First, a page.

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Three times a year I get to spend a few days at the elementary school in Drummond, WI, teaching kids my favorite nature facts using my favorite nature props. Once each season, in Fall, Winter, and Spring, I load seven plastic tubs filled with skulls, furs, bones, rubber scat and other oddities into the Museum’s mini-van for a visit to each classroom in grades pre-k through six.
The pre-k kids in Ms. Bonney’s class are one of my favorite visits. Their enthusiasm is too ripe to be contained within tiny, squirming bodies, and their endless stories wander all over the map. We point to our eyes, ears, nose, tongue, and fingers, and practice exploring nature with our senses.
In one of the small, cloth, “touch bags” are a pair of short-tailed weasel skins. It’s fun to watch their little faces light up in pleasure when they touch the soft furs. It’s even more fun to demonstrate why the weasels—both the brown summer fur and the white winter fur—have black tips on their tails. “Imagine you’re a hungry red-tailed hawk,” I instruct them, “and you’re watching this weasel run across the snow. What part of him would you see first and try to grab?” The black tip of course. But the bony talons of a hawk can’t grasp the tip of a weasel tail, so the sneaky critter runs off to safety.
The first thing I pull out of the first grade tub is a dried specimen of a little brown bat. Projected up on the white board through a document camera, its larger-than-life details capture the children’s attention right away. Their favorite part? The fact that you can match your own fingers to the bones in the bat’s wings, including a tiny, upward pointing thumb. This year I was also gratified at the number of oohs and ahhs I elicited when showing off a delicate bat skeleton cast in resin.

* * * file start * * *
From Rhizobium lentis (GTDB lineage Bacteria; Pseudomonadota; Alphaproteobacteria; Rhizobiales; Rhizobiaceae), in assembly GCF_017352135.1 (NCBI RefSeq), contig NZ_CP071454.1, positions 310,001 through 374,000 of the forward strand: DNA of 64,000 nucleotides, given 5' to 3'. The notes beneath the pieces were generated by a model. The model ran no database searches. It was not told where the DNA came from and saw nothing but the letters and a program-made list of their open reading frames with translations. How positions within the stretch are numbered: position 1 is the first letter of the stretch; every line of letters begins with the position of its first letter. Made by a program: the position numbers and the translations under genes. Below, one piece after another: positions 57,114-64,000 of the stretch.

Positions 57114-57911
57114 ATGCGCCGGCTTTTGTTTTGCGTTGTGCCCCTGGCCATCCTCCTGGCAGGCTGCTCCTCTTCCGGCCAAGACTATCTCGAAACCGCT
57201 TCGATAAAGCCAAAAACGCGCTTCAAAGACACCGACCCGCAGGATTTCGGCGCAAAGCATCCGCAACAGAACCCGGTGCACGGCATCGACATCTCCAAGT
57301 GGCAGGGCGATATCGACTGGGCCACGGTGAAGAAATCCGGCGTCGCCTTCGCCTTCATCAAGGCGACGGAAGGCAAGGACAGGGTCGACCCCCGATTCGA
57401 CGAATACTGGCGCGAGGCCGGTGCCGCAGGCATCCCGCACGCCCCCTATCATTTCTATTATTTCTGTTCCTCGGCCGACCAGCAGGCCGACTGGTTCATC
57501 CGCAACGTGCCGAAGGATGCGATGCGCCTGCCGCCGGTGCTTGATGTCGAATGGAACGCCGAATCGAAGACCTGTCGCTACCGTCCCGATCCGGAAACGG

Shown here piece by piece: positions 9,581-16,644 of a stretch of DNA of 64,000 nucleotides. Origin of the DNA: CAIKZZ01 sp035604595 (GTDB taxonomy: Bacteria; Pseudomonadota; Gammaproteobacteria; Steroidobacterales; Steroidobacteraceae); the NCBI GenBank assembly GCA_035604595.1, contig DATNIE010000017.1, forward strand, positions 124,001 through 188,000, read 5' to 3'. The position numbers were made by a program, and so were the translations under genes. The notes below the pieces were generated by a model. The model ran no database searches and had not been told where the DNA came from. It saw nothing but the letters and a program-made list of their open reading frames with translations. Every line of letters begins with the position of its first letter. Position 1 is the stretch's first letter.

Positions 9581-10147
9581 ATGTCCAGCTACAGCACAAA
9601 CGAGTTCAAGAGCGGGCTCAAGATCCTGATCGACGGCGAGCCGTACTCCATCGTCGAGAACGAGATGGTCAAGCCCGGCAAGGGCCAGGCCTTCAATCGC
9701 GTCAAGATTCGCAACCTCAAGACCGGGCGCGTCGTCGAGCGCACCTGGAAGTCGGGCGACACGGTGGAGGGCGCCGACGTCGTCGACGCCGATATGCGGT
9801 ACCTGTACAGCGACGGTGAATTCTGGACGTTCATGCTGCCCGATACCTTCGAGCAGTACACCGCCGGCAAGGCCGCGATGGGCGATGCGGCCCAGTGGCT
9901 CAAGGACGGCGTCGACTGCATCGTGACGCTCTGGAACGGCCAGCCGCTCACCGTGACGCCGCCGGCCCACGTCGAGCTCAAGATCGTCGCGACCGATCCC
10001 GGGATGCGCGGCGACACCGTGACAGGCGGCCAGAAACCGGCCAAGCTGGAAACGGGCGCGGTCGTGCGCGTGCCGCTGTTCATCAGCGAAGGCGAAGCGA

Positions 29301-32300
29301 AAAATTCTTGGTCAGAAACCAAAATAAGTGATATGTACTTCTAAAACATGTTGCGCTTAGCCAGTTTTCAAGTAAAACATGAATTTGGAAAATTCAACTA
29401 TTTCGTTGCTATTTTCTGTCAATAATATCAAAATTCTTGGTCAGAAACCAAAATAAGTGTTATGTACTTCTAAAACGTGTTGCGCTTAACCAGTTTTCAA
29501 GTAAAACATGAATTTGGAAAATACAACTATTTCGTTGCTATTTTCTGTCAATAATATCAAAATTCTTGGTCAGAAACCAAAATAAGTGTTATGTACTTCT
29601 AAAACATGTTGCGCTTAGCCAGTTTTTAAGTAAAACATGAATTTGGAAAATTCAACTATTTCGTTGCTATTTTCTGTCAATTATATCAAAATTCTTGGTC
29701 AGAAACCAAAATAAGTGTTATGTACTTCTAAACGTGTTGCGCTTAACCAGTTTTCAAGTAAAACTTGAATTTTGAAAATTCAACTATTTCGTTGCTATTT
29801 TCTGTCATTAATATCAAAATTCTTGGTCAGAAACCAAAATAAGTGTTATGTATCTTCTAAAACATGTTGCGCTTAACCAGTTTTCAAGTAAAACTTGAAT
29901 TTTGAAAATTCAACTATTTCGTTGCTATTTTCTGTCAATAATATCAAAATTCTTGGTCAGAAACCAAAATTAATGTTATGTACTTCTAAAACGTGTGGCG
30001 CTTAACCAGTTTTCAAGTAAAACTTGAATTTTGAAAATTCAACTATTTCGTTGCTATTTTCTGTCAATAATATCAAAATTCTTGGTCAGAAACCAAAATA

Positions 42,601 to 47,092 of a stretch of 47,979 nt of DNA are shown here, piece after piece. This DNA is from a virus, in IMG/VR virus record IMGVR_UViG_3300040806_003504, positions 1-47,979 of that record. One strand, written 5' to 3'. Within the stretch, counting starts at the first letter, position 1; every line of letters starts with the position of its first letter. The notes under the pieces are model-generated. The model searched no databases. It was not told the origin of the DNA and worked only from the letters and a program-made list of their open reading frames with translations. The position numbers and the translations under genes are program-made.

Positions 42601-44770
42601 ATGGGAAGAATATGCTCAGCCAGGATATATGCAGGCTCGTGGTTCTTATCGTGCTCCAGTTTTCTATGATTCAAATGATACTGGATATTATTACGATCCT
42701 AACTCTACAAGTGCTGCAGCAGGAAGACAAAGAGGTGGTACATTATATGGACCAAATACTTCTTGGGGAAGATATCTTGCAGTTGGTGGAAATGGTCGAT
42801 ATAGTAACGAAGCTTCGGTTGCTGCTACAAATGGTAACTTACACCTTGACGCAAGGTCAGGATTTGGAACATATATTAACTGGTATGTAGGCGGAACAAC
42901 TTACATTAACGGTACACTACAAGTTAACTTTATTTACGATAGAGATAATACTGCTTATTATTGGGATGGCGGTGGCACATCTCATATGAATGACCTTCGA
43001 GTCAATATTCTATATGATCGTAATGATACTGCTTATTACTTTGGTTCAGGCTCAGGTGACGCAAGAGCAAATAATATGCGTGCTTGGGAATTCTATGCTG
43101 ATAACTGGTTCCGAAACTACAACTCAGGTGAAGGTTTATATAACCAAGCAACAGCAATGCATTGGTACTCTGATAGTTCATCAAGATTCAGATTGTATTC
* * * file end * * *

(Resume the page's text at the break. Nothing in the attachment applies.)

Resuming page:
During my fall visit, second graders learned how the eyes and teeth of herbivores, omnivores, and carnivores are adapted to their specific lifestyles. Since herbivores are prey animals, they need eyes located on the sides of their heads to watch for danger in all directions. Predators have forward-facing eyes that give them binocular vision for catching prey. Herbivores have flat teeth for grinding up plants, and the wolf skull is full of sharp teeth for shearing meat off of bones. Omnivores, like us, have both sharp canines and flat molars.
For the winter lesson I take second graders a little farther down the alimentary canal. We use a handy identification key and rubber replicas of animal scat to learn more about herbivores, omnivores, and carnivores. Did you ever think about the fact that most herbivores make small pellets like our familiar deer scat? Or that all carnivores tend to make long, ropy scats due to the presence of hair? Or that omnivores find the average of those two by shaping their scats into long cylinders? This lesson gets lots of laughs, but it’s valuable information for little naturalists just getting their start at animal tracking.